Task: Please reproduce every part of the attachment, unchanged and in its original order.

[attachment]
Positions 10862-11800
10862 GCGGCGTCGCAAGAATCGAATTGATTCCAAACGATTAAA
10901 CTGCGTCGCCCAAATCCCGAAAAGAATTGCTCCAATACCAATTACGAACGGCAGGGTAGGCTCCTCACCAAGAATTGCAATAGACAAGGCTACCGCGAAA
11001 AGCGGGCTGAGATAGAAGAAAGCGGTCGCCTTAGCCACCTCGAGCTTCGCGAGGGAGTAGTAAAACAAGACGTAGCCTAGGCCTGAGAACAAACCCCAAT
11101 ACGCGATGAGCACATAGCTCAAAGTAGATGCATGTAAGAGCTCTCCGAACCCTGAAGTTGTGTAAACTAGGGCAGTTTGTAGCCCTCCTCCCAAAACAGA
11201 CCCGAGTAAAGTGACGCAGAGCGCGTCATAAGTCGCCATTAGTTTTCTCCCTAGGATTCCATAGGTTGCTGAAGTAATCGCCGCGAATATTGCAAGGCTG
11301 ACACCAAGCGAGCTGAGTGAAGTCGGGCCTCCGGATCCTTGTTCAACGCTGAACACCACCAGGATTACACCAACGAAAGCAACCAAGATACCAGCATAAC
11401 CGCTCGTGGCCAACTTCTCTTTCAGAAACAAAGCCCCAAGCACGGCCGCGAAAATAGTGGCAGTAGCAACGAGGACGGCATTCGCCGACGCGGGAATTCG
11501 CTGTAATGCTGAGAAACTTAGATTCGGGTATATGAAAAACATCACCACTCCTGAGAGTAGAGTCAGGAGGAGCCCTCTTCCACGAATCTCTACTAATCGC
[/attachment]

Positions 10862-11800
10862 GCGGCGTCGCAAGAATCGAATTGATTCCAAACGATTAAA
10901 CTGCGTCGCCCAAATCCCGAAAAGAATTGCTCCAATACCAATTACGAACGGCAGGGTAGGCTCCTCACCAAGAATTGCAATAGACAAGGCTACCGCGAAA
11001 AGCGGGCTGAGATAGAAGAAAGCGGTCGCCTTAGCCACCTCGAGCTTCGCGAGGGAGTAGTAAAACAAGACGTAGCCTAGGCCTGAGAACAAACCCCAAT
11101 ACGCGATGAGCACATAGCTCAAAGTAGATGCATGTAAGAGCTCTCCGAACCCTGAAGTTGTGTAAACTAGGGCAGTTTGTAGCCCTCCTCCCAAAACAGA
11201 CCCGAGTAAAGTGACGCAGAGCGCGTCATAAGTCGCCATTAGTTTTCTCCCTAGGATTCCATAGGTTGCTGAAGTAATCGCCGCGAATATTGCAAGGCTG
11301 ACACCAAGCGAGCTGAGTGAAGTCGGGCCTCCGGATCCTTGTTCAACGCTGAACACCACCAGGATTACACCAACGAAAGCAACCAAGATACCAGCATAAC
11401 CGCTCGTGGCCAACTTCTCTTTCAGAAACAAAGCCCCAAGCACGGCCGCGAAAATAGTGGCAGTAGCAACGAGGACGGCATTCGCCGACGCGGGAATTCG
11501 CTGTAATGCTGAGAAACTTAGATTCGGGTATATGAAAAACATCACCACTCCTGAGAGTAGAGTCAGGAGGAGCCCTCTTCCACGAATCTCTACTAATCGC